ADVANCED CHILDRENS LITERATURE - 2022/3
Module code: ELIM036
In light of the Covid-19 pandemic the University has revised its courses to incorporate the ‘Hybrid Learning Experience’ in a departure from previous academic years and previously published information. The University has changed the delivery (and in some cases the content) of its programmes. Further information on the general principles of hybrid learning can be found at: Hybrid learning experience | University of Surrey.
We have updated key module information regarding the pattern of assessment and overall student workload to inform student module choices. We are currently working on bringing remaining published information up to date to reflect current practice in time for the start of the academic year 2021/22.
This means that some information within the programme and module catalogue will be subject to change. Current students are invited to contact their Programme Leader or Academic Hive with any questions relating to the information available.
The module offers students the opportunity to learn about children’s literature across a variety of genres and ages, as well as about its historical development and social context. Students are introduced to a range of theoretical approaches enabling them to analyse texts, engage with critical concepts, and develop their own writing both creative and critical. Through participating in class discussions and workshops students will be offered an overview of how to write for children.
At the end of the semester students will produce a work of children’s literature alongside a commentary reflecting upon their creative work OR a critical essay that focusses on three works of children’s literature either from the module or their own choice using the theories, concepts and practices studied.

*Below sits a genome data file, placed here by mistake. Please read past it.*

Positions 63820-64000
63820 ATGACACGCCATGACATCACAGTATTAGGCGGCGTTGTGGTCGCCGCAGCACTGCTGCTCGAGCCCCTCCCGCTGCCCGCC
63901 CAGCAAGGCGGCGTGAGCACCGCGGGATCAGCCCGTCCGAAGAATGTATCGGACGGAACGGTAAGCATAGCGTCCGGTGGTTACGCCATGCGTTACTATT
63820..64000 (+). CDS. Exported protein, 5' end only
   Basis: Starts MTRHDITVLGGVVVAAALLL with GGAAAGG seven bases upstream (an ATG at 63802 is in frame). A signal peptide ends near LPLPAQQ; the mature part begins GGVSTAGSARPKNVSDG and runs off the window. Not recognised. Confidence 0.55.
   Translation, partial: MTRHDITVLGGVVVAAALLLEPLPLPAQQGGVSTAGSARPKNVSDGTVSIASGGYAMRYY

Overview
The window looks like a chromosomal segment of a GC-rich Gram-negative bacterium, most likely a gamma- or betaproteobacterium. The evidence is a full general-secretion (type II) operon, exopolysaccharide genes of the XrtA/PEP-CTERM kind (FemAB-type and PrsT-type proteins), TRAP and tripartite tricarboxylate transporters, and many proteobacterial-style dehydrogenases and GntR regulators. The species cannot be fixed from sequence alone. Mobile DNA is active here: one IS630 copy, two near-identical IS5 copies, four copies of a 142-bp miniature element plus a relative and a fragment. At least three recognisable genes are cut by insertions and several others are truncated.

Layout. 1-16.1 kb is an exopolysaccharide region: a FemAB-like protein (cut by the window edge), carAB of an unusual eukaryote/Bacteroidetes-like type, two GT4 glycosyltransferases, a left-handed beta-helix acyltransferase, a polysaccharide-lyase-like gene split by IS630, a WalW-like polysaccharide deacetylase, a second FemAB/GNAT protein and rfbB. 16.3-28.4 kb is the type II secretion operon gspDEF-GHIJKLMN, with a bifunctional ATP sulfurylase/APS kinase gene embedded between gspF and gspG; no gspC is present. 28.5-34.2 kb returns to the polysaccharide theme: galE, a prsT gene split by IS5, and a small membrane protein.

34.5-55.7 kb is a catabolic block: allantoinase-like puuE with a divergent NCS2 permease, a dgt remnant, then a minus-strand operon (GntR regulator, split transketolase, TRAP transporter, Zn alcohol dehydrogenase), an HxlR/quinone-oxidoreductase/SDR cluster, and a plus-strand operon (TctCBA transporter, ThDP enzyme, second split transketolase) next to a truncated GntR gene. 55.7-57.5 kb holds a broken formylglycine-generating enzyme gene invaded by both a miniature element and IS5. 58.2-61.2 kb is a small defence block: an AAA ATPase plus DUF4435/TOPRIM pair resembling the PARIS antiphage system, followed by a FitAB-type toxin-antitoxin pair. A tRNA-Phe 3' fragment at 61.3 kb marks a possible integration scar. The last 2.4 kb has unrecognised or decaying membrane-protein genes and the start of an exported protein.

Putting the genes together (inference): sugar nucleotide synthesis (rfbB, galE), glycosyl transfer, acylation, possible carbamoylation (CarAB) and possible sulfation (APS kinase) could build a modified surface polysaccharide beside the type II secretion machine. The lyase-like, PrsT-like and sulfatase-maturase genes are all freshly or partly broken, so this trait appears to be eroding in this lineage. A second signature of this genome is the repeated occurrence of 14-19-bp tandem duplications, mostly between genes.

School of Literature and Languages
WYNNE-DAVIES Marion (Lit & Langs)
Number of Credits: 15
ECTS Credits: 7.5
Framework: FHEQ Level 7
JACs code: Q320
Module cap (Maximum number of students): N/A
Overall student workload
Independent Learning Hours: 73
Seminar Hours: 22
Guided Learning: 44
Captured Content: 11
Prerequisites / Co-requisites
The following areas are indicative of topics to be covered:
- Fairy tales
- Picture books
- Classic works
- Young Adult
- Theoretical approaches including: reader response, gender, psychoanalytic
- Examples of works might include: Little Red Riding Hood, The Gruffalo, Max and the Wild Things, The Tiger Who Came to Tea, Alice in Wonderland, The Lion the Witch and the Wardrobe, Northern Lights, Charlie and the Chocolate Factory, Black Powder, The Lie Tree, The Hunger Games
|Assessment type||Unit of assessment||Weighting|
|Coursework||CREATIVE PIECE (3000 WORDS OR EQUIV. IN POETRY) PLUS CRIT. ESSAY & COMMENTARY (1500 WORDS) OR CRIT. ESSAY (4500 WORDS)||100|
The assessment strategy is designed to provide students with the opportunity to demonstrate achievement of the module learning outcomes.
Seminar discussion with ongoing tutor feedback is designed mainly to assess transferable skills in working as part of a group and practical/professional skills in expressing ideas and critical analysis in oral communication. It also assesses subject knowledge in the different forms of children’s literature and cognitive/analytical skills in critical thinking and in developing writing for children.
The essay OR the creative piece plus critical commentary assess subject knowledge in the different forms of writing for children and cognitive/analytical skills in critical thinking and in using the theories of children’s literature to analyse texts. They also assess practical/professional skills in expressing ideas about children’s literature AND/OR writing their own creative work for children and in written communication and transferable skills in working independently and as part of a group.
Thus, the summative assessment for this module consists of:
End of semester Creative Piece (3000 words or equivalent in poetry) plus critical essay and commentary (1500 words) (100%) OR Critical Essay (4500 words) (100%)
Formative assessment and feedback
Verbal feedback and formative ‘feed forward’ is provided through seminar discussions, and tutor feedback in seminars, on short pieces (250-500 words of prose, or equivalent in another form) presented as part of the workshopping element of the classes. Each student can expect to present 2-3 such pieces over the course of the semester according to a schedule worked out between the tutor and the student cohort.